How to make the best falafel wrap.

What is it

Falafel are deep-fried patties made from ground chickpeas or fava beans, mixed with herbs and spices. They have a rich, savoury flavour with a grainy, yet moist, texture.

Shop bought or homemade?

They're tasty whichever way, but making falafel is easier than you might think - especially if you're using our recipe.

How to make the perfect falafel wrap

Usually, we’d give you a body of information about the ingredient in question. But, if we’re honest there is one very specific way it should be done: the falafel wrap. Here's how to make the perfect one.

First, let’s get the bread right. For us, it’s all about pita. Soft, airy, and stuffed to the brim. Commercial pitas tend to lack structural integrity. Other thicker, chewier Middle Eastern-style flatbreads (such as khubz or lafaaxes) will work too–you can wrap your falafel like a burrito, to create a reasonably sturdy baton.

When it comes to sauce, it has to be tahini. Thinned down with water, lemon juice, with garlic and salt. Hummus is akin to putting roast potatoes on a chip butty - too much of the same thing. So tahini sauce is the best bet. But some sort of cucumber-yoghurt sauce (using dill, not mint) would work as well. Even a small dollop of baba ganoush will do it, but always in collaboration with another sauce.

A form of veg is essential–mainly for the texture. Chopped salad works brilliantly here. You are looking for crunch and freshness. Fresh parsley is a must too. And forget about the excessive leaves, they’re often used to pad out wraps with no positive effect.

Pickles are another must. You want them fizzing with vivacious sourness, ready to refresh your palate in every bite. Milli’s favourite is vibrant pink, fermented turnips.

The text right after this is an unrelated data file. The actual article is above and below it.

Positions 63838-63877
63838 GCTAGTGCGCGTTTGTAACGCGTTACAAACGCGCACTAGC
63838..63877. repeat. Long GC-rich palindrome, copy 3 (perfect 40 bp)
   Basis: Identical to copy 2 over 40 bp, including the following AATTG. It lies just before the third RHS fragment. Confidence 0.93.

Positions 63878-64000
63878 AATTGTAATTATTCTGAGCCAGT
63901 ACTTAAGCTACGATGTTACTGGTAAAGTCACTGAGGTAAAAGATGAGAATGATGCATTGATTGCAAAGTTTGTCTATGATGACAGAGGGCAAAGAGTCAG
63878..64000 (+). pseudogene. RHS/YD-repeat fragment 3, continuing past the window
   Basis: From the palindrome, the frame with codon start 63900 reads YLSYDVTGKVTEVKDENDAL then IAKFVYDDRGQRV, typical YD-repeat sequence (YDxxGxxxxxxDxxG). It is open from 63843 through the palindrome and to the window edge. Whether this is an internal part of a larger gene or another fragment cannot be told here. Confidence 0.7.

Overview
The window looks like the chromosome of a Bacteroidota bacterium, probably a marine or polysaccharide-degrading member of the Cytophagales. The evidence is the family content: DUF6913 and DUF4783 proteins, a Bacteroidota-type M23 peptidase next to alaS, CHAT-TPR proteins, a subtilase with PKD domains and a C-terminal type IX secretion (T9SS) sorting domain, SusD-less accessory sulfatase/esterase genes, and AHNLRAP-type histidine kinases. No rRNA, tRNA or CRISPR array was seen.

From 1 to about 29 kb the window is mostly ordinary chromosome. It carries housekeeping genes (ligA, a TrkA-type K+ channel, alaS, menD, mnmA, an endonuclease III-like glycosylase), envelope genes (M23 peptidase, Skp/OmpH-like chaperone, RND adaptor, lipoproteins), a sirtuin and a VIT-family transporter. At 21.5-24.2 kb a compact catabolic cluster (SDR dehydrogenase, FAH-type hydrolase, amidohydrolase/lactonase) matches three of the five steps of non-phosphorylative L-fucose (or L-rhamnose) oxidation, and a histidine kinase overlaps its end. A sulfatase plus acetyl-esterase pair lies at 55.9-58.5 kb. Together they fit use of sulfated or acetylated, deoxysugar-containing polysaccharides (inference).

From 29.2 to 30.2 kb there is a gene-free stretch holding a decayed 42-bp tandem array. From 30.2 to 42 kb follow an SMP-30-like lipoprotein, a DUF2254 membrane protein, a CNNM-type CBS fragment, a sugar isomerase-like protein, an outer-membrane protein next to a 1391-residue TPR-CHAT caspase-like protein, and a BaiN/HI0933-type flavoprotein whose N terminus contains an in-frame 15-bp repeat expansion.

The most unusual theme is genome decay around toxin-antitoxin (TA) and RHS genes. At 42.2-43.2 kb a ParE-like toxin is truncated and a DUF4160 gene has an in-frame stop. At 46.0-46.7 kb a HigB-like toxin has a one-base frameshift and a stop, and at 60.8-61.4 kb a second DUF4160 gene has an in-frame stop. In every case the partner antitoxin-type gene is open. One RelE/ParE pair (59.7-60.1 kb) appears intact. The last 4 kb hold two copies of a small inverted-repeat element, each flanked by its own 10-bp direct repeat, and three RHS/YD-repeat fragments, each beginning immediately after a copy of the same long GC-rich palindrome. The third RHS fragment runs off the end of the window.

When and where?

Speed is essential. A falafel wrap must be eaten warm and on the move–accept the napkins offered to you. You’re gonna need them.

It could be recreated in a mezze style. But that lacks one thing: functionality. Why wouldn't you want a piece of everything in one single bite? Plus it's a handy portable format.

Getting to know falafel

Everyone claims falafels as their own, so it’s pretty hard to pinpoint exactly where they come from. However, most seem to agree that they originated in Egypt around the 19th century. These original falafels were made, and still are, with fava beans, known as ‘ta’ameta’, or ‘a little taste’. Over time, the recipe evolved, and chickpeas became the primary ingredient. Falafel's popularity spread throughout the Middle East and Mediterranean, becoming a staple street food and go-to veggie option in pubs to Michelin-star kitchens.

In West Jerusalem, it was the Yemeni Jews arriving in the first half of the 20th century who set up the first falafel shops and introduced street food to Jewish society for the first time. The iconic Israeli ‘mana falafel’, the pita pocket stuffed with falafel, potato chips, salad and other goodies, emerged when the Yemenis began to flavour falafel with hawaij and zhoug.

Tahini-stained shirts and angry mothers

Yotam and Sami grew up in Jerusalem. Each morning, Sami was sent to the shops to buy hummus and fresh falafel for his older brothers. He would take an empty plate to Abu Shukri, the city's hummus connoisseur, who adorned it with herbs, spices, and pickled cucumber. The warm falafel and fresh pitas were carried alongside in a brown paper bag. Sami always charged his brothers 'a little something', which he inevitably spent at the sweet shop. He would return from school with a stained uniform and no appetite for lunch. Na’ama was not happy.

Meanwhile, on the other side of the city, a similar routine unfolded. At the end of each school day, Yotam would arrive home with a massive falafel sandwich, a wide grin plastered across his face, and a tahini-stained T-shirt. His mum was equally displeased.

“Chef, what is your favourite falafel wrap topping?

For our OTK chefs, it’s all about the sauces. For Chaya, it’s a spicy zhoug, and for Jake, it’s an amba of some sort–a pickled, sour condiment.